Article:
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Martin Gérin-Lajoie, Carol L. Richards, and Bradford J. McFadyen

This article introduces a novel, ecological, obstructed walking paradigm. Gait adaptations to circumvent obstacles undergoing uncertain displacements, and the effect of revealing the obstacle’s action beforehand, were investigated in young adults. The personal space (PS) maintained during walking was quantified for the first time under different environmental factors including auditory distractions. Obstacle movement and its uncertainty resulted in gait adjustments aimed at gaining time to assess the situation. Early gait adaptations and constant clearances around the obstacle suggest that anticipation and preplanning are involved in such navigational tasks. Participants systematically maintained an elliptical PS during circumvention, but they adjusted its size according to different environmental factors. There was a relationship between the size of PS and level of attention, which suggests that the regulation of PS is used to control locomotion. This novel paradigm has important implications for the assessment and training of locomotor ability within real world environments.

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Agnès Roby-Brami, Johanna V.G. Robertson, Alexandra Roren, and Marie-Martine Lefèvre-Colau

This study explored the coordination between the components of the shoulder girdle (clavicle, scapula and humerus), and how they contribute to hand movement in the peri-personal space. Shoulder girdle motion was recorded in 10 healthy subjects during pointing movements to 9 targets in the peri-personal space, using electromagnetic sensors fixed to the trunk, scapula and upper arm. Most of the 9 degrees of freedom (DoF) of the shoulder girdle were finely scaled to target position. Principle component analysis revealed that the 6 DoF of scapula-thoracic motion were coordinated in three elementary patterns (protraction, shrug and lateral rotation). The ratio of gleno-humeral to scapulo-thoracic global motion was close to 2:1. A direct kinematic procedure showed that if no scapular motion occurred, the workspace would be reduced by 15.8 cm laterally, 13.7 cm vertically and 4.8 cm anteriorly. Scapulo-thoracic motion should be taken into account when investigating the physiology of upper-limb movements.

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Lana M. Pfaff and Michael E. Cinelli

sport, specificity of learning and personal space during obstacle avoidance. Future research should be directed toward a greater variety in athletes so as to better observe the effects of a human obstacle and mode of locomotion on path selection following a variety of sport-specific training. In

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Karen S. Meaney and Sonya L. Armstrong

communication such as insulting or offensive remarks, shouting, yelling, angry outbursts, and invasion of personal space; • Acts aimed at humiliating and ridiculing such as harsh practical jokes, spreading rumors and gossip, teasing, and taunting; • Manipulation of work such as purposely withholding information

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Elizabeth A. Taylor, Allison B. Smith, Cheryl R. Rode, and Robin Hardin

; Taylor et al., 2015 ). The last type of sexual harassment is physical harassment, or unwanted touching or invasion of one’s personal space by the student. To combat unwanted touching or inappropriate behavior, many female faculty members have implemented a “no hands” policy with students and an open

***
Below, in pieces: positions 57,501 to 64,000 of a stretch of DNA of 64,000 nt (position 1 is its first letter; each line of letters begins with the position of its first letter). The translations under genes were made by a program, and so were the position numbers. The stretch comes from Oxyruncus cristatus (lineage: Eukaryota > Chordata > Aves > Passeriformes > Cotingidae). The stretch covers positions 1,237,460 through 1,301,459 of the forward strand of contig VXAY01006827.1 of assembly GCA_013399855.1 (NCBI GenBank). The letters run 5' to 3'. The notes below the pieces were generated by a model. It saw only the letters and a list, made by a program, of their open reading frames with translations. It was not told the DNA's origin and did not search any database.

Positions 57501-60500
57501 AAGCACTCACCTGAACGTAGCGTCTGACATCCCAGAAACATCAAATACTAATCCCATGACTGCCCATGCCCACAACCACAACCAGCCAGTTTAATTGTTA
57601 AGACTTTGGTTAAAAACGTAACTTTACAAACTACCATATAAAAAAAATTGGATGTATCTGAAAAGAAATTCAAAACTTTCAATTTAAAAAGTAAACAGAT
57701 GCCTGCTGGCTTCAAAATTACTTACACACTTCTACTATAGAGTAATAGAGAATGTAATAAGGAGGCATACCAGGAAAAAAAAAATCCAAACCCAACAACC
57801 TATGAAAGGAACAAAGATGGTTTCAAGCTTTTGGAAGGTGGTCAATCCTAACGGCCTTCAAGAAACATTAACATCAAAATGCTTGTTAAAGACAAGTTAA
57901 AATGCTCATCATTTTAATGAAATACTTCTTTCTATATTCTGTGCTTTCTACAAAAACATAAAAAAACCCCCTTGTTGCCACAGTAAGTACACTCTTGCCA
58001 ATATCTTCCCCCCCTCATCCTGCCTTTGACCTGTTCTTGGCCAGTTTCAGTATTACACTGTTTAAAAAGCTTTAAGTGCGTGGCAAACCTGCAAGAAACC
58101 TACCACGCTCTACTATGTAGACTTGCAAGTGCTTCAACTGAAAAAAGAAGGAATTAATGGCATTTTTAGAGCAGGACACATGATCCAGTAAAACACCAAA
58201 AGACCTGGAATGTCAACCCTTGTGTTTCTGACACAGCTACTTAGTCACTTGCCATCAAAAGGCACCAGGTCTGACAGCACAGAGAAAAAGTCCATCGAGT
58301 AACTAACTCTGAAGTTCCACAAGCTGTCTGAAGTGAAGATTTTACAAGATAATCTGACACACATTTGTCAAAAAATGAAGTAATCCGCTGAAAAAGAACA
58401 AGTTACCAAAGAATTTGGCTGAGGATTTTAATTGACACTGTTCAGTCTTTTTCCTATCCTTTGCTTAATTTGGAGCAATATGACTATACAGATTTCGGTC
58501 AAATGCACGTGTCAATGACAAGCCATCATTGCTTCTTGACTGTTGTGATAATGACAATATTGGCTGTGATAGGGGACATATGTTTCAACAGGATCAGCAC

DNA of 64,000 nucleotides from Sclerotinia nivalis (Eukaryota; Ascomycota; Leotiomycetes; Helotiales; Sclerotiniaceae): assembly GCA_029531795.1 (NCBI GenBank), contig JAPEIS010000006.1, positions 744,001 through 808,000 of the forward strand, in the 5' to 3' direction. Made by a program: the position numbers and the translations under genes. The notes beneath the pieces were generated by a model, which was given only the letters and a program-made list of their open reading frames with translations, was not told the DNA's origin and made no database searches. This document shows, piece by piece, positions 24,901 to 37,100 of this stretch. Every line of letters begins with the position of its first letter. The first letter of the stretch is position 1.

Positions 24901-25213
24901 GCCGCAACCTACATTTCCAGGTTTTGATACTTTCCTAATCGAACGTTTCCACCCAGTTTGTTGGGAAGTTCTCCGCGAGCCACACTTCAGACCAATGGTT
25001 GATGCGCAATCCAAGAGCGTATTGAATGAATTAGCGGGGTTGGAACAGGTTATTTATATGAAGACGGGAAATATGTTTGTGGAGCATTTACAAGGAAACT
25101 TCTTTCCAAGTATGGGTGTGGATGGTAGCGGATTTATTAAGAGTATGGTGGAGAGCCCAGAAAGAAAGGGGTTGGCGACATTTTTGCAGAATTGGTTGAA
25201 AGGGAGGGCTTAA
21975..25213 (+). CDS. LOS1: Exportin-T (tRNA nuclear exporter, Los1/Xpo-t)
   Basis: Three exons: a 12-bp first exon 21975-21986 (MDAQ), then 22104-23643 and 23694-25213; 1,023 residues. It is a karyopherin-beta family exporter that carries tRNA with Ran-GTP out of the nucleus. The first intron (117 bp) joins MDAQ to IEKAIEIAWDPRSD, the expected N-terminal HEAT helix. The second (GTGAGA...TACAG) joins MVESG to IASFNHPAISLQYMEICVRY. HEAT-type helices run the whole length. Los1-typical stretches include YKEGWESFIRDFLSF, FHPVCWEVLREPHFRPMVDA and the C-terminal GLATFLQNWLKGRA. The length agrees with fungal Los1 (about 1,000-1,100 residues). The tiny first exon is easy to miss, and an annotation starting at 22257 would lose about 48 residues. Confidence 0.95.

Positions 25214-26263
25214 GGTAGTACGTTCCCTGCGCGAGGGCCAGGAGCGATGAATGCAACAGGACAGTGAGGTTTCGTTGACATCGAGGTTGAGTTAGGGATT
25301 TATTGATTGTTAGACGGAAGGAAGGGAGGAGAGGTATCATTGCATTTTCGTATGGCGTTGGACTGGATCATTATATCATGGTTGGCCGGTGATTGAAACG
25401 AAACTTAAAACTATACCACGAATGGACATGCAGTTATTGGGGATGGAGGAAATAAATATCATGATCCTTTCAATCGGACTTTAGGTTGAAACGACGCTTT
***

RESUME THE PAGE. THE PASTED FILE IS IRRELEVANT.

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Phil Ferrar, Lillian Hosea, Miles Henson, Nadine Dubina, Guy Krueger, Jamie Staff, and Wade Gilbert

, self-conscious, energetic, impatient, mobile/active, asks ‘how’ and ‘what’ While these three athletes and Jamie have some characteristics in common, they are more different than similar. In a few words, Rider 1 likes to do things according to their own schedule and have personal space while Rider 2

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Jinhui Li, Chen Li, Bing Xun Chia, Xinran Chen, Tan Phat Pham, and Yin-Leng Theng

in separate spaces. The separated pair competitive mode was found to be the optimal mode, which had not only high enjoyment from social interactions, but also high physical intensity through having personal space to concentrate on competition. Inspired by the findings from the above research, the

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Nicholas S. Washburn, Karen Lux Gaudreault, Christopher Mellor, Caitlin R. Olive, and Adriana Lucero

kids, like ask them how their day’s going or what they’re doing for the weekend. None of those questions. And I’m like, “What the heck? Like, you’re here for the students. I don’t know why you’re not interacting with them.” (interview) Speaking from a much more personal space, Kendra’s observation of

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Collin C. Brooks and Jaimie M. McMullen

factor of members and nonmembers of a community ( McMillan, 1996 ). Membership refers to the sense of belonging that someone has within a group and is based on their perception of being accepted into the community. Boundaries within a community create a place that protects individual’s personal space and

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Bryan C. Clift

enduring challenge for those in recovery facilities ( Desjarlais, 1997 ). No one in The House had personal space outside of a few small areas, like a shower stall in a larger bathroom or a locker for storage. Safety, security, and general wellbeing dwell in the balance of every person’s hyper-visible and